There are two main reasons I decided to learn software development, both which are deeply rooted in my everyday life.
I currently work at a publishing as a data analyst. Through my current role I have been exposed to, but barely scratched the service of software development. I have learned how to inspect the page for issues with the sites that I work with, I set up tracking specs with our development team to feed into Google Analytics, and I have used extremely basic syntax expressions to help expedite my work. Although I am thrilled my job has exposed me to the world of software development, I have faced a lot of setbacks and frustrations. There have been countless times where the all male development team at my company has diminished the importance of my work and this has impacted my ability to do my job effectively. For this reason, I wanted to learn software development to prove to myself that I am capable and do not need to rely on others to get the job done.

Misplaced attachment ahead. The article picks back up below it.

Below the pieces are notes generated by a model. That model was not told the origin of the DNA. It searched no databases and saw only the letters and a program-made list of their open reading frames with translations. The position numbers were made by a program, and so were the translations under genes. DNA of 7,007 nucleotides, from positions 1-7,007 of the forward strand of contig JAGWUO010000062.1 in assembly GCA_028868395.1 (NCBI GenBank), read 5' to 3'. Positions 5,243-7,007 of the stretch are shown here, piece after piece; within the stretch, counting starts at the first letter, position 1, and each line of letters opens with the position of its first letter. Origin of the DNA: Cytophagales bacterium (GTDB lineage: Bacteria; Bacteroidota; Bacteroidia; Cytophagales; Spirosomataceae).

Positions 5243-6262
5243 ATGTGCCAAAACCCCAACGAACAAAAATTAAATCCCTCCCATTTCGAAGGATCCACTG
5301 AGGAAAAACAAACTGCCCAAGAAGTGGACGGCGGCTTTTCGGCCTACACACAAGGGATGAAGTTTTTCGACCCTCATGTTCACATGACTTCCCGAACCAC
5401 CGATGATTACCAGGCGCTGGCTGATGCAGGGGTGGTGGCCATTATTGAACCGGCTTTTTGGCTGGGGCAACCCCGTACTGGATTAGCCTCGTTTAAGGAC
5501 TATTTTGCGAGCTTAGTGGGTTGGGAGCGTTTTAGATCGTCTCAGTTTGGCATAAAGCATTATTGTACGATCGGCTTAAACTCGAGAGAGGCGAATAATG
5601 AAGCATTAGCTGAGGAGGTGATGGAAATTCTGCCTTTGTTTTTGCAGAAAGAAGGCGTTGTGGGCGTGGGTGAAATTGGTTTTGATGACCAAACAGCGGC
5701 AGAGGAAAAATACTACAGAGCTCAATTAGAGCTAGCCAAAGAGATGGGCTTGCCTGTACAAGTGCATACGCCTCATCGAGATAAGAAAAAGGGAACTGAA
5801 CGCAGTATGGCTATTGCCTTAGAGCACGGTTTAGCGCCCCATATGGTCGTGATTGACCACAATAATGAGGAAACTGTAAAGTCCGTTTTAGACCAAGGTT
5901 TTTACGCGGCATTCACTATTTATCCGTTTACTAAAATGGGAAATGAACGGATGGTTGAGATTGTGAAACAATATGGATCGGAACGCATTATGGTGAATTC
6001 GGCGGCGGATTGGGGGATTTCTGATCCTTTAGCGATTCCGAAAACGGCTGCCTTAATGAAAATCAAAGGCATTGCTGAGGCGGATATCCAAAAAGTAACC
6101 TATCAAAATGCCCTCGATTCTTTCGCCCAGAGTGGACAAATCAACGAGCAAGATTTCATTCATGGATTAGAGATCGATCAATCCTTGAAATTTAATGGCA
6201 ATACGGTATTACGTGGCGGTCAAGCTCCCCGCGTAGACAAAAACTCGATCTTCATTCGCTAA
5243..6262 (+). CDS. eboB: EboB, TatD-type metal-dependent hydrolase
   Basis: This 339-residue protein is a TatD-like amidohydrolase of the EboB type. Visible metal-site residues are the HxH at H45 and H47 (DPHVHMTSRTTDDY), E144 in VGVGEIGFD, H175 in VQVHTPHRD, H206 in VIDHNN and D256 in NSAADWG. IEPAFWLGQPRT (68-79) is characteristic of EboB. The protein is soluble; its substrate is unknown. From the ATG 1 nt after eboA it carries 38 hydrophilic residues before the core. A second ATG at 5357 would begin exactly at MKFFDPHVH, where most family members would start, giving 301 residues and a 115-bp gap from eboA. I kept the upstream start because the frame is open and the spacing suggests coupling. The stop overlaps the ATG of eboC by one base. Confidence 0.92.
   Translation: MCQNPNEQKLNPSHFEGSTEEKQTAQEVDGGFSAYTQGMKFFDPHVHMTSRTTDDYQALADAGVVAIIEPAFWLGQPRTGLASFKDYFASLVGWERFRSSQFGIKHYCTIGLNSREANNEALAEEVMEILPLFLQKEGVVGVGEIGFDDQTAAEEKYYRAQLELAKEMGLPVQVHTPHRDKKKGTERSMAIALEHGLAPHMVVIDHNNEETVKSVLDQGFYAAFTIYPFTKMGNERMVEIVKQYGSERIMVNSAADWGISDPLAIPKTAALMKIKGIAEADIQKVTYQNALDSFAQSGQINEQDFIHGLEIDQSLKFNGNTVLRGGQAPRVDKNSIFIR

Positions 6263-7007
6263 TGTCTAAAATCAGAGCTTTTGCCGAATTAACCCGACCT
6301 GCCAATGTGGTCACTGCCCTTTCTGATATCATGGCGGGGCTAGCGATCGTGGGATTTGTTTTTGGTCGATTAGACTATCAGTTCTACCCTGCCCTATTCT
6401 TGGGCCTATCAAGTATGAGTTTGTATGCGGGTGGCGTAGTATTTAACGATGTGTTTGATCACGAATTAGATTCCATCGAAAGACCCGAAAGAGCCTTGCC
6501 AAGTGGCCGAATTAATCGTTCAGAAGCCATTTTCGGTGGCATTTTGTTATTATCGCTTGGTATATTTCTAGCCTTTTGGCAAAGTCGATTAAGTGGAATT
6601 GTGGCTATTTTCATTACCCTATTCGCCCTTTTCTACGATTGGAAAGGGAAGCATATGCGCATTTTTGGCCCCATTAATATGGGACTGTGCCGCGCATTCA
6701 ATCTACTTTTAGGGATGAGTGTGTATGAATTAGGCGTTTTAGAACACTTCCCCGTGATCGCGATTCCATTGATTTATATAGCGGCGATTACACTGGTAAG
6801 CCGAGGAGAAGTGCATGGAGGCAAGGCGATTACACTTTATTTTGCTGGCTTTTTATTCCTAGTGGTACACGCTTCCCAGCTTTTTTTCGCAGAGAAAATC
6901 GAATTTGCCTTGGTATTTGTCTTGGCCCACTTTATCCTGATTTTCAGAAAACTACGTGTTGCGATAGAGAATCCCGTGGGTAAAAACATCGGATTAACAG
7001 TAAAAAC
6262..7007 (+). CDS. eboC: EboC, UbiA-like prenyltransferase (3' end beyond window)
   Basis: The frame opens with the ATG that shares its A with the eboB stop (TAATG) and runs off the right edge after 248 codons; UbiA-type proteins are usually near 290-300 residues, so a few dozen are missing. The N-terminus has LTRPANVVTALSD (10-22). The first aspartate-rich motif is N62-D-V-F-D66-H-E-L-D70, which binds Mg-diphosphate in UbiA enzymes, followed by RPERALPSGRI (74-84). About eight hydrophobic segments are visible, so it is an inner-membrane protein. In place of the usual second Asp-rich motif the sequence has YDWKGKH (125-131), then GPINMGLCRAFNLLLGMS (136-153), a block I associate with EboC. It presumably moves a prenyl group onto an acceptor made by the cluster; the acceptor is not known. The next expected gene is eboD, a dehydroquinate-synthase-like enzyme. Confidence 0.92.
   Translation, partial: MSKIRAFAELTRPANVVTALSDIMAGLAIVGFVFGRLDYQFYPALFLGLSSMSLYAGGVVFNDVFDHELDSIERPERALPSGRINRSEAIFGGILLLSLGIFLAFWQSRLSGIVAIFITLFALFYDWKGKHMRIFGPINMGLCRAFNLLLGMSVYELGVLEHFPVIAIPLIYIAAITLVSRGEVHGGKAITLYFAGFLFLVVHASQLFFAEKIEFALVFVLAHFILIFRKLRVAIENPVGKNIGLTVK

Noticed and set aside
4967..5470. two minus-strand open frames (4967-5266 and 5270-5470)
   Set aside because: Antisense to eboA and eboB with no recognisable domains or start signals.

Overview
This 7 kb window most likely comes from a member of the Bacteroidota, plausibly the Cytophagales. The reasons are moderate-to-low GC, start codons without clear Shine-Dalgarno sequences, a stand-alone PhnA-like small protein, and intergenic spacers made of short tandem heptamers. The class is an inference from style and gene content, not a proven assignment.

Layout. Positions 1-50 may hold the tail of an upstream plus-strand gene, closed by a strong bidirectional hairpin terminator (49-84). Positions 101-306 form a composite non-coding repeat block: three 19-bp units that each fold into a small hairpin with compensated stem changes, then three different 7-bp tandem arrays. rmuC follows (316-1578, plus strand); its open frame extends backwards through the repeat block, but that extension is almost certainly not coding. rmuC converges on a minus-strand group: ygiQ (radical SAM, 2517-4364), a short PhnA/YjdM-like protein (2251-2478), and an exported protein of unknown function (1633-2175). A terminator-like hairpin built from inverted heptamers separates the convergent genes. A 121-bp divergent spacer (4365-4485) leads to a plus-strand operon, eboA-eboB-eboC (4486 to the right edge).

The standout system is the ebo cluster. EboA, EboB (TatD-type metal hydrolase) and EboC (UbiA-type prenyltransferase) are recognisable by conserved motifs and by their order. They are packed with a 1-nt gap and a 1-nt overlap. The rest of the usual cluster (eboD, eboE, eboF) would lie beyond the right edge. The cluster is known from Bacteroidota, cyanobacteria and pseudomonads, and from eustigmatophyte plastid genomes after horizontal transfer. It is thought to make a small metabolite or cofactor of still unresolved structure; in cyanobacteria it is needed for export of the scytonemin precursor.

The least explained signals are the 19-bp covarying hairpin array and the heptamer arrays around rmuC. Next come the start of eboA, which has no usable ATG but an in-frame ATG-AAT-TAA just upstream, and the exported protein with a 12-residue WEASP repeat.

The second reason I became interested in software development was learning coding as a second language. Coding is a universal language the reaches around the world. The more aware I am of how much software development impacts our world the more wired my brain has become to think about the software development that occurred behind the scenes. Today when you wake up and grab your phone you may turn off your alarm, check your emails, scroll through Instagram or Snapchat, respond to texts, and eventually put the phone back down. Prior to learning about software development, I wouldn’t have thought twice about the applications I use on a day-to-day basis. Now I think about what script was used to make these applications possible, how does the code vary across the different devices, and countless of other questions. Software development is like a puzzle or a code that I would love to crack.